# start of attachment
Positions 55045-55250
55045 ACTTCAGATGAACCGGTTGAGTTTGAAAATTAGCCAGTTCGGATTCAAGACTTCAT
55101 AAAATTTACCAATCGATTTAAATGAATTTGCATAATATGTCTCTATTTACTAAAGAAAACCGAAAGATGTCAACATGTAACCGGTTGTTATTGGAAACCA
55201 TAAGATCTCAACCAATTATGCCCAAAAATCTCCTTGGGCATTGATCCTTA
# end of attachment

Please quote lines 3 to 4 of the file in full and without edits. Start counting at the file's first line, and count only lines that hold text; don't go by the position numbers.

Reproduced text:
55101 AAAATTTACCAATCGATTTAAATGAATTTGCATAATATGTCTCTATTTACTAAAGAAAACCGAAAGATGTCAACATGTAACCGGTTGTTATTGGAAACCA
55201 TAAGATCTCAACCAATTATGCCCAAAAATCTCCTTGGGCATTGATCCTTA